Some books deserve to be looked at more than once. One of them is "Purr...Children's Book Illustrators Brag About Their Cats" edited by Michael Rosen.
This wonderful picture book was published by Harcourt Brace in 1996 and sells for $18. It is part of a series by Rosen that has subsequently included children's book illustrators writing about dogs, favorite foods and gardens.
His most recent book is "Down to Earth" (Harcourt Brace, 1998, $18), which is a collection of garden secrets, garden stories and garden projects offered by 41 children's book authors and illustrators. Proceeds from all the books in the series go to various charitable organizations.
Maryjo Koch writes about and draws foxgloves for her entry in "Down to Earth":
"When I was a child, my mother had the most beautiful garden," Koch writes. "She always grew foxgloves. I would wander through her garden and look for fallen rose pink flowers with purple freckles. I would then place one on each fingertip: my 'foxy' gloves. Little did I know that the foxglove is highly poisonous. It is also a valuable medicinal plant that helps thousands of people who have heart problems lead normal lives. Its seed yields the drug digitalis. My mother took digitalis for 50 years. When I look at foxgloves, I thank them for the years they gave my mother."
The garden book is sweet, but I have to return to my first love, Rosen's cat book. Both the illustrations and the stories are wonderfully whimsical. Take this one, for instance, by Tony Ross:
"Just after World War II, my favorite uncle, Barry, lived in beautiful, furnitureless flat in London. The lights were on again, but food was scarce. Barry was given a kitten, a pretty white thing named Snowy. I was visiting one day and we put Snowy out onto the balcony to play.
"Suddenly, the tiny kitten backed into the room, dragging a huge steak. After a small struggle, Barry won the steak and cleaned it under the tap. Delicious! But where had the steak come from? The balcony was four floors above the street and there were no others within a cat's jump.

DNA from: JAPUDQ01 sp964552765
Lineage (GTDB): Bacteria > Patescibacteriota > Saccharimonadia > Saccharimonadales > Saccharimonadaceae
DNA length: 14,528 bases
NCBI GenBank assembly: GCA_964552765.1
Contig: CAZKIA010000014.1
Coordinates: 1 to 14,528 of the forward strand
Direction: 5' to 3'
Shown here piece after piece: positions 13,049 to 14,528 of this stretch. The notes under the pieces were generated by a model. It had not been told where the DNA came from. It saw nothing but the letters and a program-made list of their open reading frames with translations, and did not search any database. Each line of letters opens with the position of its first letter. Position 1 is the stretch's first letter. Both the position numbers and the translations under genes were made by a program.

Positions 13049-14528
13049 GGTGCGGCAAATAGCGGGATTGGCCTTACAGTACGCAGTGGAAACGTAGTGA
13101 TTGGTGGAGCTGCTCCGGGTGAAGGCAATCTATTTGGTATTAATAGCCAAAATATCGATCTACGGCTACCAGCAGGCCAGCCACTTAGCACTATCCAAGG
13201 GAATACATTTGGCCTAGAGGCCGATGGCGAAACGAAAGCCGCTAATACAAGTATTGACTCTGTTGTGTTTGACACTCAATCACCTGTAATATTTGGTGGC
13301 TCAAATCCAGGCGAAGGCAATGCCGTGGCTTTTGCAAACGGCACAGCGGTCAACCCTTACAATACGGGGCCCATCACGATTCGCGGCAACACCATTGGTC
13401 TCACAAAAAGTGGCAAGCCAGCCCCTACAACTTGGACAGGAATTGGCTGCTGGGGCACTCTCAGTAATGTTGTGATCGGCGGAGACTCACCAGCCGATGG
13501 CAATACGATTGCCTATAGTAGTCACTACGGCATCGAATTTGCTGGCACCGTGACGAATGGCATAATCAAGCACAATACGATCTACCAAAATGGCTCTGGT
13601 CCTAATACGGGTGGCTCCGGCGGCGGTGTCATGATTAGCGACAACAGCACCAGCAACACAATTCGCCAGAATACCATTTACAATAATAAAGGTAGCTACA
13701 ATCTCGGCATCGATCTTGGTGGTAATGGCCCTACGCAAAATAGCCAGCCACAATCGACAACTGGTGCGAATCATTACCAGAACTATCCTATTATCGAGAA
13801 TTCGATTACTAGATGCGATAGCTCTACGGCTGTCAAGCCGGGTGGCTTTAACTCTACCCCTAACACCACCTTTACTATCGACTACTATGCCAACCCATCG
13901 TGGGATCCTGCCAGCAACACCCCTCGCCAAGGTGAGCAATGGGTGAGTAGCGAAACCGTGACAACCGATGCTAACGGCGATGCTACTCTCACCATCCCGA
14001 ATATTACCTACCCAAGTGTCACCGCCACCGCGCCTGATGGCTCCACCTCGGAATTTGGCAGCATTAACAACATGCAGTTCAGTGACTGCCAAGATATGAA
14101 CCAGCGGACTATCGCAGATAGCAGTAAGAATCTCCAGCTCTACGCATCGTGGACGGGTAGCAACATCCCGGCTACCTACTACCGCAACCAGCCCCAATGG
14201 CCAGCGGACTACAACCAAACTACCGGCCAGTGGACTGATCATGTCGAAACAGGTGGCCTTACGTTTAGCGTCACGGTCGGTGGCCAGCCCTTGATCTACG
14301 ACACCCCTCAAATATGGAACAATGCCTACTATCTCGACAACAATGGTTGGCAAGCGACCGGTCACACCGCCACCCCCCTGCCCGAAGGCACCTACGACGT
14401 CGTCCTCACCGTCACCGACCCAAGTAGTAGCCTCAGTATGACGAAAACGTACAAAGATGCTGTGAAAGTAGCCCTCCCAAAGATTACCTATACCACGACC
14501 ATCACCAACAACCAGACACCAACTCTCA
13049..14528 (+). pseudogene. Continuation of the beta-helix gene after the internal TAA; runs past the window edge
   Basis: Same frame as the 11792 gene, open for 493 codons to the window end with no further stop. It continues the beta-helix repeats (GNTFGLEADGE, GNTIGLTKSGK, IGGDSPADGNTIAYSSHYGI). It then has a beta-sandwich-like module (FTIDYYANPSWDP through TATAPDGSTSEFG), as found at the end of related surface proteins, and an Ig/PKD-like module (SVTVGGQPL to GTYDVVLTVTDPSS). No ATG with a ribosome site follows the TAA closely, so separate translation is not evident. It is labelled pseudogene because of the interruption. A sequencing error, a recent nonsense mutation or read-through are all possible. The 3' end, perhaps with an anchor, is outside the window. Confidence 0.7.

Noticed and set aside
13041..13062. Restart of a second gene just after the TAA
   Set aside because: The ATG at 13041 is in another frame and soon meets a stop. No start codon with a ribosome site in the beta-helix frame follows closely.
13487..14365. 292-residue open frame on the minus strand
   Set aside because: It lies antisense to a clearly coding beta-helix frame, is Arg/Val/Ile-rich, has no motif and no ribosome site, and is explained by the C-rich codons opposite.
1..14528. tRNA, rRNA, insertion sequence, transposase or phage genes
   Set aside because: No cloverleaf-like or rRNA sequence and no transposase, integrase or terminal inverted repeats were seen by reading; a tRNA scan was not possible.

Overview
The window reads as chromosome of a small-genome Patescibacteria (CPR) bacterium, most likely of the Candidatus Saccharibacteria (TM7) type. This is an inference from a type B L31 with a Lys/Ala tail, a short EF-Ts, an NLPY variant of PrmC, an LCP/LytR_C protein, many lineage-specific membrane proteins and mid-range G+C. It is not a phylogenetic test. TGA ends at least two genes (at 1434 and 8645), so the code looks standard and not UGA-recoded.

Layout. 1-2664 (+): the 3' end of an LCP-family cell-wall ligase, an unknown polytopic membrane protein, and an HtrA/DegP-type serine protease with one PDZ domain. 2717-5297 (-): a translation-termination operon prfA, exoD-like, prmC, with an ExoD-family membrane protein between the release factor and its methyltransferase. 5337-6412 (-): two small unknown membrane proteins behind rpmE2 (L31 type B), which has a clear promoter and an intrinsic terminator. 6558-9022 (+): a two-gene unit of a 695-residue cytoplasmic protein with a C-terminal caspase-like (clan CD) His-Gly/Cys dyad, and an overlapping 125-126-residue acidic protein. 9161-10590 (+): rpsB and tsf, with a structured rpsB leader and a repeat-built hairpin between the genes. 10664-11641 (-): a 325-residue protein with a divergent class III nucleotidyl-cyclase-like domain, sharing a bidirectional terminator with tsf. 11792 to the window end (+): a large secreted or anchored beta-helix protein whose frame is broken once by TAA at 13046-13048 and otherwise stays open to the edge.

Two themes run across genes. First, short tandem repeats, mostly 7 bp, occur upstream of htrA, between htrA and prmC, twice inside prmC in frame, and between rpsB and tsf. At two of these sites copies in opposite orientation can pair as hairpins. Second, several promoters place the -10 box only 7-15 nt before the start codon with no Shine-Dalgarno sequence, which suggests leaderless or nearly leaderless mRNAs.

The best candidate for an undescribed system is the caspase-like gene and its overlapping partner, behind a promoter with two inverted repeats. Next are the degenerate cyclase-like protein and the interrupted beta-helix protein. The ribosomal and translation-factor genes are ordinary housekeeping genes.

"'Doesn't do to inquire," said Barry. 'The Lord will always provide.'
"Not so, because although Lord Snowy was put out on the balcony every day for a month, the cheated aristocrat provided no more steak."
Diane Stanley provides another favorite about "A Damsel in Distress":
"Early one Saturday morning my daughter whispered into my ear, 'Mom, there's a cat having kittens in our laundry room.' That woke me up! She had gone out for a walk and the cat had just 'followed her home.'
"Tamara is allergic to cats, but what did that matter when faced with a damsel in distress? So mama kitty and her five babies got a cozy nest, a kitty feast, and far too much attention.
"About a week later the books on my bookshelf began to call out to me. They said: 'Mew.' I pulled the loudest book off the shelf and there behind it sat two kittens. As I stood there amazed, along came mama kitty with a third baby in her mouth. She wanted to raise her family with a little privacy, please!
"Or maybe like a wise mother she just thought an early exposure to books would be good for them."
Cartoonist Roz Chast drew six color panels illustrating the following tale:
"I used to have a cat who was crazy about Super Balls, those little balls that bounce really, really high. I'd throw about 10 at a time and watch her go into a frenzy chasing and retrieving them.
"Over time, however, those balls would disappear, one by one. Laziness kept me from doing a real thorough search. I'd just go out and buy some more. One day I was in a thrifty, industrious mood. I decided to hunt for those lost Super Balls. It was a one-room apartment so it wasn't as if there were limitless hiding places.
"I tore the place apart, with no luck. Finally I decided that they had all vanished into the infamous Lost Cat Toy dimension, and gave up.
"About a year later, while packing to move, I happened to lift up an obscure, wedged-in section of carpet and hit pay dirt: 42 balls."
I have one complaint about "Purr..." It's too short. Even though Rosen included stories and drawings from 43 contributors, it should have been twice as long. Here's hoping for a second edition. I hope it comes soon.
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